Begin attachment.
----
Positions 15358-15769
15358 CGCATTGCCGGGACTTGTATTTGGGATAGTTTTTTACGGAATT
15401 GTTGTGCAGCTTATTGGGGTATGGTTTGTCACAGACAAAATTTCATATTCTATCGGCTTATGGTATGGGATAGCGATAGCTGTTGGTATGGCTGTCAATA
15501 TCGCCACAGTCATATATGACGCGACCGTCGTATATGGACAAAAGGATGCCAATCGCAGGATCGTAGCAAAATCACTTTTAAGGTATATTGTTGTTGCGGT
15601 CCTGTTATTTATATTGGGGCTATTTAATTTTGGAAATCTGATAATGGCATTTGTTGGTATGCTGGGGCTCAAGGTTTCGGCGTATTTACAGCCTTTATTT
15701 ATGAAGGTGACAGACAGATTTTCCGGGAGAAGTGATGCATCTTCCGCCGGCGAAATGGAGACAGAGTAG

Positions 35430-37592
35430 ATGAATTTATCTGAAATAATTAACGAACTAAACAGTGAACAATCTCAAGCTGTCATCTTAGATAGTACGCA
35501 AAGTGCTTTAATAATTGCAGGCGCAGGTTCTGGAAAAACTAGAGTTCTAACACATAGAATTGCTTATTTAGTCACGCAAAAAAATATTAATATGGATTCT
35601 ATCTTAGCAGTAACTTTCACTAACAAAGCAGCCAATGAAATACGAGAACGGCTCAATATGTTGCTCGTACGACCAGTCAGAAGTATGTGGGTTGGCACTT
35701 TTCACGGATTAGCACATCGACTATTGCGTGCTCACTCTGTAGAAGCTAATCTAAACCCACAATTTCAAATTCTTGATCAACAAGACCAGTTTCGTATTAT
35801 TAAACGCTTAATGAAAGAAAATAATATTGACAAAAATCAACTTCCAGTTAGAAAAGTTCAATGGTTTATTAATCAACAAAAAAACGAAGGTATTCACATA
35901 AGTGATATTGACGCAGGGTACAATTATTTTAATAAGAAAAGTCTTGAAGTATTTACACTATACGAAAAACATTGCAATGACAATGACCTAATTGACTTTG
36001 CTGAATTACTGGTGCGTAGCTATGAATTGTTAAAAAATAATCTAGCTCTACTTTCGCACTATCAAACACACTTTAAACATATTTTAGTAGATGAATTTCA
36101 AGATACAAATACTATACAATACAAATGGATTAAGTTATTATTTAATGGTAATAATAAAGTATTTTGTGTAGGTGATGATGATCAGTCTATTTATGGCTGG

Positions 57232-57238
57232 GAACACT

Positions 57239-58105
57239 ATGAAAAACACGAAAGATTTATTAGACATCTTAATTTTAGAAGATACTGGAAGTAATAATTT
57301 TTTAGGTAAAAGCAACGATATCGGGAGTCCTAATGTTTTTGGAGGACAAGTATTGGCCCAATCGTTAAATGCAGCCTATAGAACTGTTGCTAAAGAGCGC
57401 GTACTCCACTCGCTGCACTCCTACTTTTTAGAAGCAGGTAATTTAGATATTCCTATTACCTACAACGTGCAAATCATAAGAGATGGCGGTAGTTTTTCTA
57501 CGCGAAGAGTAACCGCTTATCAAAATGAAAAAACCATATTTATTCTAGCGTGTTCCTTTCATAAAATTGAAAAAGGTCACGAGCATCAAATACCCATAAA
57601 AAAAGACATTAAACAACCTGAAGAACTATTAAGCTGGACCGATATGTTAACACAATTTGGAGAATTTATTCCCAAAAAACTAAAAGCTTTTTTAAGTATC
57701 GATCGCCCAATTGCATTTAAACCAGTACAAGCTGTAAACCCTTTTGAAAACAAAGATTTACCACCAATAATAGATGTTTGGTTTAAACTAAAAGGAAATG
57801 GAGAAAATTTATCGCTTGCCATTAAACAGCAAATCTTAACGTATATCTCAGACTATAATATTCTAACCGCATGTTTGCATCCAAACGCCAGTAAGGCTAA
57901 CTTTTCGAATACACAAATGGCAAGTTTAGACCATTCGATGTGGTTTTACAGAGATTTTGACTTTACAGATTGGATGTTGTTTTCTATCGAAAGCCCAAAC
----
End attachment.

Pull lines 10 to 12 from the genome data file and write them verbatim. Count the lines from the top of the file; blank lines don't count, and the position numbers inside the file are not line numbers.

35601 ATCTTAGCAGTAACTTTCACTAACAAAGCAGCCAATGAAATACGAGAACGGCTCAATATGTTGCTCGTACGACCAGTCAGAAGTATGTGGGTTGGCACTT
35701 TTCACGGATTAGCACATCGACTATTGCGTGCTCACTCTGTAGAAGCTAATCTAAACCCACAATTTCAAATTCTTGATCAACAAGACCAGTTTCGTATTAT
35801 TAAACGCTTAATGAAAGAAAATAATATTGACAAAAATCAACTTCCAGTTAGAAAAGTTCAATGGTTTATTAATCAACAAAAAAACGAAGGTATTCACATA